As your kids get older, encourage them to come grocery shopping with you and help with cooking. When older children and teens feel more involved in the decision-making process, they feel more empowered to make their own healthy choices even when you are not there.
To protect kids and teens from disordered eating behaviors, it’s important to avoid shame and guilt around eating “unhealthy.” When food is viewed as the enemy, it can make kids feel bad about eating a certain food. Food is a basic pleasure in life, and it’s unfair to expect kids to turn down foods high in sugar and fats when they are offered. Let’s be honest, most adults struggle with this! We all have unhealthy foods sometimes, so it’s important to teach your children that treats like candy and chips are okay to have in moderation but should not be part of their daily eating habits. The best way to help them with this is to keep these foods out of the house or to have them occasionally in small portions.
Preschool-age children should be physically active throughout the day and school-age children (6 – 17) should have at least 60 minutes of activity every day. This may sound like a lot, but it can be divided up into 15, 20, or 30-minute bursts of activity.
This is another area where being a role model is important. If your child sees you choose to go on a bike ride with them instead of watching television, it helps them learn that physical activity is a healthy part of life. I have certainly needed a rest after a long day at work too, so I don’t expect everyone to come home and start running on the treadmill. Any sort of movement, even taking a walk together, is helpful. I prefer to talk about “physical activity” instead of “exercise.” Exercise is planned, structured, repetitive movement to increase fitness. Physical activity is any movement that uses energy, and even that definition feels less stressful! Children should see being active as part of the whole family’s lifestyle instead of just something to do to lose weight.
Children and teens are already getting a lot of messages from their peers, social media and even well-meaning grandparents about their weight. Make sure the message they are getting at home is that healthy, strong bodies come in different shapes and sizes. Encourage positive thoughts about what our bodies can do, not how they look. Set rules around not using hurtful words or teasing about weight. Let your children know that they can also remind you not to use those words about yourself or someone on television. We have all grown up in this culture that normalizes dieting and commenting about others’ weight, so this can be a hard habit to break.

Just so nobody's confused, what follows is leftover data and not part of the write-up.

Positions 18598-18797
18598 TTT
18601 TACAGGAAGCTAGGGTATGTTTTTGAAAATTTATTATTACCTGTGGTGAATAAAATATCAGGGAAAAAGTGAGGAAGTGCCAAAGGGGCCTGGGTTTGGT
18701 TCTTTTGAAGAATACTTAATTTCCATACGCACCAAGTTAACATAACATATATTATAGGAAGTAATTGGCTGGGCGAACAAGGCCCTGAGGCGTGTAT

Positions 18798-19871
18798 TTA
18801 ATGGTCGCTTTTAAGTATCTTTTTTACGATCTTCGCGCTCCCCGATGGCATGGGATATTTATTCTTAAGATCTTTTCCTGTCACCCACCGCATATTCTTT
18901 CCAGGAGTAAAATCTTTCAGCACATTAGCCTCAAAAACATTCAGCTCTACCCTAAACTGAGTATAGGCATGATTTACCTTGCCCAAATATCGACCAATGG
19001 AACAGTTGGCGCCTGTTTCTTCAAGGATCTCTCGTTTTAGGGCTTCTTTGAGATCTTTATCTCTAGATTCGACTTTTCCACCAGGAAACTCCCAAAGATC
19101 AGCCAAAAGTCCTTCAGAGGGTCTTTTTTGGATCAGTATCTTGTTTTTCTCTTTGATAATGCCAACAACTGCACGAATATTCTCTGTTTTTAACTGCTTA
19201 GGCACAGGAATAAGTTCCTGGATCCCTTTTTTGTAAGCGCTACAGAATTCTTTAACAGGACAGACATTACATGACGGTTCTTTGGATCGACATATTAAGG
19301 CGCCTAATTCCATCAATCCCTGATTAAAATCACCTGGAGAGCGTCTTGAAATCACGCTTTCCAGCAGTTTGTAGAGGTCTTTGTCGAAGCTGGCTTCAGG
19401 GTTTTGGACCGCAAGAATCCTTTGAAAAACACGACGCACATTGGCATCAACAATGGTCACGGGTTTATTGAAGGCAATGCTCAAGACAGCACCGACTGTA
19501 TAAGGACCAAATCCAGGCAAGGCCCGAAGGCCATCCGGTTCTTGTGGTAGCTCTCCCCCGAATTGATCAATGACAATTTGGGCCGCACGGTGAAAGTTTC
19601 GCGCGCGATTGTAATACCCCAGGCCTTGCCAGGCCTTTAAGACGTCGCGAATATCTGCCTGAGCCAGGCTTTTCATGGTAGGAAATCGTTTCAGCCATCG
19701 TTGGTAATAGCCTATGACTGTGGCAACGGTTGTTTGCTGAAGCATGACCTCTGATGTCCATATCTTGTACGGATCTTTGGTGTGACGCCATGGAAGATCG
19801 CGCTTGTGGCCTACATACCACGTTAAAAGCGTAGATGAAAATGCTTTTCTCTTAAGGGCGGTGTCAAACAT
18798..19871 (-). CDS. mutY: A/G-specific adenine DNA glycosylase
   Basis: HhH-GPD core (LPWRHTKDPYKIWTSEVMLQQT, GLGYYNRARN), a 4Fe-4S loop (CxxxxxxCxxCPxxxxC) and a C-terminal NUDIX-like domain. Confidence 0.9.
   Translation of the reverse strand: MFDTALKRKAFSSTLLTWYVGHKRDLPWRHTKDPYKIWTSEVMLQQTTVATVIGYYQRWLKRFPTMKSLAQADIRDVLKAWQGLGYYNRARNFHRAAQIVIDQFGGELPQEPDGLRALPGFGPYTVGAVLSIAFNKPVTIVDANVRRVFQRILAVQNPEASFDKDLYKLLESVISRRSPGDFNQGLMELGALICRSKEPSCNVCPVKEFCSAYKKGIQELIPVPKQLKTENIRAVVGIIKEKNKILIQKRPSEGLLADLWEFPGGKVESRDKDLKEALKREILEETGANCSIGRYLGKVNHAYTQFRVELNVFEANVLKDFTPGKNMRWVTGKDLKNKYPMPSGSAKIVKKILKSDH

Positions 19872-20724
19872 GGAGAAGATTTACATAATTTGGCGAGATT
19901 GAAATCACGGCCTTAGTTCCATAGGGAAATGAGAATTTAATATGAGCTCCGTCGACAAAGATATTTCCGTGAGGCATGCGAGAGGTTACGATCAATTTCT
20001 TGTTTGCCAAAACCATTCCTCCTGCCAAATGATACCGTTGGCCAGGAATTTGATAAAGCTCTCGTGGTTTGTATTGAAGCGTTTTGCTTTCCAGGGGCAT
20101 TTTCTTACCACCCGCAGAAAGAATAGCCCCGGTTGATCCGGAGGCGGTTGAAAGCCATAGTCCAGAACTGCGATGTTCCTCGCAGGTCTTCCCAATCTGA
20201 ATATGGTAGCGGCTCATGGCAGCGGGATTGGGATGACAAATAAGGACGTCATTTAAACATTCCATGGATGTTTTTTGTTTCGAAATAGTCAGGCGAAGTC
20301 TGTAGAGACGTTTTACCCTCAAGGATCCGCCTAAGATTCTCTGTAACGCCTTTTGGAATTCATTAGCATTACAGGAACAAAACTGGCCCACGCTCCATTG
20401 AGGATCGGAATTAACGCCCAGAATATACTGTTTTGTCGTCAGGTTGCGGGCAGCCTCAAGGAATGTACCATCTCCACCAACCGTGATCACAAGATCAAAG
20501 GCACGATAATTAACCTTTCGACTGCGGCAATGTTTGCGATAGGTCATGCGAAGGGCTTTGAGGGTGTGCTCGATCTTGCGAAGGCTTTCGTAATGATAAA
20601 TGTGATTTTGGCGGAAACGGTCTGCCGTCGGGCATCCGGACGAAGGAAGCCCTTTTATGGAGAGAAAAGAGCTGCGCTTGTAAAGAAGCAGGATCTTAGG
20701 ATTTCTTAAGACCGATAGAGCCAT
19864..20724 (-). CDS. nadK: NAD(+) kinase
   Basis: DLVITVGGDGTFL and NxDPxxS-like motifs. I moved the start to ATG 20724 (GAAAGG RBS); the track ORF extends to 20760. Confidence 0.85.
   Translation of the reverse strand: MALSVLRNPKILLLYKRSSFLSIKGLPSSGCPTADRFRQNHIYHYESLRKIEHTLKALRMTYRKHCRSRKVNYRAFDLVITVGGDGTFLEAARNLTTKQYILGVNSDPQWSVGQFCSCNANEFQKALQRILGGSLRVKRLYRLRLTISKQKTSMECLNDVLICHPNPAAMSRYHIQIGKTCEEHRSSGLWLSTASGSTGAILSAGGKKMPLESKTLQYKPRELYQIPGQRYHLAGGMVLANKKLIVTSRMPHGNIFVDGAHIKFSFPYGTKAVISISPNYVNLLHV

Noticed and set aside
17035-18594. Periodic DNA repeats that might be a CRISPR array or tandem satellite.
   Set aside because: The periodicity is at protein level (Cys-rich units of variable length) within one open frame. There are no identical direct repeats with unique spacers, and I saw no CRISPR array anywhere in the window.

If your child is making negative comments about their appearance, check in with them about how they are feeling. Listen and then listen some more. Being aware of these emotions is the first step in dealing with them.
My hope is that all children can learn the importance of taking care of their bodies through a healthy balance of foods and activities. I strongly believe that there are ways to have this discussion at home in a way that builds self-esteem. A healthy body image comes from accepting your body, liking it and taking care of it. I can’t think of a better way to take care of your body than to nourish it and keep it strong.
About the Author:
Alicia Tucker, MD, FAAP, is an ABOM-certified practicing pediatrician with a focus on weight management at Children’s National Hospital in Washington, D.C. Dr. Tucker is also an assistant professor of pediatrics at the George Washington University’s College of Medicine where she participates in medical student education and research around the prevention and improved management of childhood obesity and diet-related chronic diseases.